Okay, back to Daredevil and Shadowland! Coming up is a brief look at Shadowland: Power Man #3, which came out last week, and Shadowland: Moon Knight #3 and Thunderbolts #149 which came out this week.
Shadowland: Power Man #3 (6.0/10)
By Fred van Lente (writer) and Mahmud Asrar (artist)
This issue reveals a lot of information, including where young Victor Alvarez got his powers and how he’s connected to Danny Rand. However, while still an okay read, this is the least enjoyable issue of the mini-series so far. The main problem I have with this series at this point is that there seems to be at least one adversary too many. I think the reason for this is to supply the new Power Man with the beginnings of a rogues gallery after Shadowland is over, but it gives the story a sense of being all over the place.
This is also where the connection to the Shadowland background story starts to feel forced. The ninjas Victor fought in the first issue decided to go after him and finish him off after Daredevil lifted the ban on killing in Shadowland #2 (and as seen in the second issue of this series). Considering that the Hand ninjas don’t seem to be real big on taking initiative in any other scene we’ve seen them in, this gets a little absurd. Can they just walk off like that?
Having said that, I do belive that the new Power Man is a character with potential and that Fred van Lente has gone a long way toward infusing Victor and his world with enough heart and heartbreak to make us care about what happens to him and his family. The troubled teenager with family and secret identity problems has proven successful in the past and this is a new twist on an old theme.
Asrar’s art continues to impress without blowing me away. It’s a very good fit for this kind of story and is admirably easy to follow considering all the plot developments and characters we’re presented with.
Shadowland: Moon Knight #3 (7.0/10)
By Gregg Hurwitz (writer) and Bong Dazo (penciller)
This mini-series comes to a close this issue and gives us a reasonably satisfying ending. Shadow Knight’s identity is revealed and Moon Knight goes off on a quest in search of an ancient artifact that promises to slay the Beast.
I wasn’t the only one who was surprised to see a development crucial to the Shadowland event take place in the Ghost Rider one-shot, and we’re seeing something along the same lines here. Moon Knight going off to secure a weapon that may be hugely important to what’s going to happen in Shadowland #5 isn’t even acknowledged in the main series, but is developed in full here. I’m sure that people who are only reading Daredevil and Shadowland will be able to follow along without this information, but it drains the main book of much needed plot points. So far, Shadowland proper has been devoted mostly to two rounds of various heroes slugging it out in Daredevil’s new living room.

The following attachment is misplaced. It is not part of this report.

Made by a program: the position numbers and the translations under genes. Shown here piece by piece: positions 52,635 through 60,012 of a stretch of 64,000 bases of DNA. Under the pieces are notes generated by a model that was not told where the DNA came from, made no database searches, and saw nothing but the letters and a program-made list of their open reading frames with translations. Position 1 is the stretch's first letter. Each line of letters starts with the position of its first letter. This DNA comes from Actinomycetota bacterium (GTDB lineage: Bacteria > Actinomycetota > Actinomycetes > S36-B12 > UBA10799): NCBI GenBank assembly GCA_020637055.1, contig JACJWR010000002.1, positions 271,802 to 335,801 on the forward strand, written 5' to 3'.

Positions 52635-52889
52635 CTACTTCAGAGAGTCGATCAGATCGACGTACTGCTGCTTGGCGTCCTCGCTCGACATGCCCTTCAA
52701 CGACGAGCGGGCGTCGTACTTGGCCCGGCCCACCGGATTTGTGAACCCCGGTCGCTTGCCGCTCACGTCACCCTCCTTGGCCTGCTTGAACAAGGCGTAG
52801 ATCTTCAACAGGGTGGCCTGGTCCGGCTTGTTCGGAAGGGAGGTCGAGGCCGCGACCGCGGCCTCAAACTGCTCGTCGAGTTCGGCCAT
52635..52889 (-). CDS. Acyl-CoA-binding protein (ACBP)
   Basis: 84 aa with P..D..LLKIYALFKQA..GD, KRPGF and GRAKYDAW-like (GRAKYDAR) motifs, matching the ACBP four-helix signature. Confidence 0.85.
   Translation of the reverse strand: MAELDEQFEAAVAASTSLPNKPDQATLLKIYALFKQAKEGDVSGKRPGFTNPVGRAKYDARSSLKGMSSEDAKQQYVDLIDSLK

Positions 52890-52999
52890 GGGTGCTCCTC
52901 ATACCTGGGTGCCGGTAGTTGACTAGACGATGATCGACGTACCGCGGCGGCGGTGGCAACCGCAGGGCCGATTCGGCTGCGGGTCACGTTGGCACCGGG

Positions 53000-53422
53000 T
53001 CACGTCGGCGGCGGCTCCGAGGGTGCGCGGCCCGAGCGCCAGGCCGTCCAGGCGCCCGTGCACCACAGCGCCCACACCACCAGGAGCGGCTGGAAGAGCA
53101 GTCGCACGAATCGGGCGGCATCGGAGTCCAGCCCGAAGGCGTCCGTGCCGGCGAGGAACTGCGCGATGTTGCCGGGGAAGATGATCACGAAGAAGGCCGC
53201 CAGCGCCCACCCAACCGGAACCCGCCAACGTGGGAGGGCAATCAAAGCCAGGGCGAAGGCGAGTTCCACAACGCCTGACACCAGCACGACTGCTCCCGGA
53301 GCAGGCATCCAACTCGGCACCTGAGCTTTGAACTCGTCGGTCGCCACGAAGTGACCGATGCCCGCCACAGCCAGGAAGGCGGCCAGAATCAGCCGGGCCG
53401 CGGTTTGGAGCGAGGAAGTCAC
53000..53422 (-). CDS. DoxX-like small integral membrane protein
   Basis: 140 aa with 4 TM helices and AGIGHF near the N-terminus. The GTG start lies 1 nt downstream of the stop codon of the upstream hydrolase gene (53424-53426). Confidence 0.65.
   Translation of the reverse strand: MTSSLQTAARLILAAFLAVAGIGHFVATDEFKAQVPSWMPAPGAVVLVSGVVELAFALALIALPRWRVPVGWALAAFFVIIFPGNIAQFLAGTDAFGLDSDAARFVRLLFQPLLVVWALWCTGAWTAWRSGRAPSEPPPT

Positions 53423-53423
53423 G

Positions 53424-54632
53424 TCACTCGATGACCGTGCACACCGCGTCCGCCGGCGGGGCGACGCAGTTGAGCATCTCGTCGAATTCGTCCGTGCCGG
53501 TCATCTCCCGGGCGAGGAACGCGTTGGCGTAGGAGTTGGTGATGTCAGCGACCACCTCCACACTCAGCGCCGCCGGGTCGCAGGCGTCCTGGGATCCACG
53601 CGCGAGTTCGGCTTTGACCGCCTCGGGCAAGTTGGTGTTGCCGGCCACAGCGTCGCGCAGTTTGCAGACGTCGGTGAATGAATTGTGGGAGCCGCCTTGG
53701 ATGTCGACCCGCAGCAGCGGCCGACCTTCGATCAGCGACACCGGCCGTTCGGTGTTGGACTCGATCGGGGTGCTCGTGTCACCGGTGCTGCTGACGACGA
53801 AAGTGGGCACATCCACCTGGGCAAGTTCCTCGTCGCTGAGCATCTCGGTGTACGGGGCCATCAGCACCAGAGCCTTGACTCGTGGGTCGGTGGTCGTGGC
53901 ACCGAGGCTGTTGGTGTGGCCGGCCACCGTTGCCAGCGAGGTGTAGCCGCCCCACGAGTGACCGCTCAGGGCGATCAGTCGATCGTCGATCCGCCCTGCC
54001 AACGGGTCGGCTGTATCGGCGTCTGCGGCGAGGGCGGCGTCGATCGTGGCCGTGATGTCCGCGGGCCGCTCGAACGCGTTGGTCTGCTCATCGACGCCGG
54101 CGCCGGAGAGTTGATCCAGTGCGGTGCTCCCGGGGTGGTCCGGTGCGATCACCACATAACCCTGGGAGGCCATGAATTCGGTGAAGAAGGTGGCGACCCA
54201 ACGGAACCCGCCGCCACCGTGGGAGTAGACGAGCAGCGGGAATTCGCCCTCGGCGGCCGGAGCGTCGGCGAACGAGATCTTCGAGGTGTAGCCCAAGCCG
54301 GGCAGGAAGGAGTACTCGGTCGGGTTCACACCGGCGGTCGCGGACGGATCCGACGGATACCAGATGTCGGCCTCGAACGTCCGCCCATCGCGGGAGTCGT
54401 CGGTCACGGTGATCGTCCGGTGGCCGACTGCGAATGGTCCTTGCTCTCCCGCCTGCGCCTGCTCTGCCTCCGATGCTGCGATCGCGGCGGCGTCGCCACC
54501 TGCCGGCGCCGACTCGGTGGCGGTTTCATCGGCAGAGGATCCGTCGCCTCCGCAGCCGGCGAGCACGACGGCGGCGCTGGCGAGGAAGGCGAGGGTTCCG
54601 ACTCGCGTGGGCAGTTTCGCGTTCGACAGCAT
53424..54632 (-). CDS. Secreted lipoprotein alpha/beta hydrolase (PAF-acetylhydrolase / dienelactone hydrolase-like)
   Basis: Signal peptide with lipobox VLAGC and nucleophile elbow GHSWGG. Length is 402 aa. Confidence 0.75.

This series has had another focus as well, one that hits much closer to home for the man who has now gone back to calling himself Marc Spector (oops, spoiler…) and this aspect of the story has been more interesting than the part that deals directly with the main event. Until this mini, I’d never read Moon Knight outside of his Civil War tie-ins and his appearances in Secret Avengers, and I do feel like I’ve gotten to know the character a little better.
The art is perhaps the biggest weakness of this issue. It’s not unappealing per se, but it’s hard to follow in places, and it does take the story down a notch. One problem is that Shadow Knight and Moon Knight are so similar that it’s difficult to sort out who’s who and it would have been great if their respective trademarks had been better developed.
Thunderbolts #149 (7.5/10)
By Jeff Parker (writer) and Declan Shalvey (artist)
This issue works much better as an issue of the Thunderbolts than it does as a Shadowland tie-in. The interactions between the characters has been Jeff Parker’s forte since he took over the book and he continues that trend here.
But do we learn anything about the Hand? Sure, but much of it seems, to me anyway, to be conflict with the main event. Suddenly the ninjas don’t seem to be completely useless and are even shown to have powers that we haven’t seen much of before, and the Shadowland underground seems impossibly large and crowded.
I don’t have much more to say about this issue (it’s heavier on difficult to summarize character interactions than Shadowland-related plot development) except that Thunderbolts continues to be well-written and not too weighed down by its brief event tie-in status.
Well, that’s it for today! Comment away.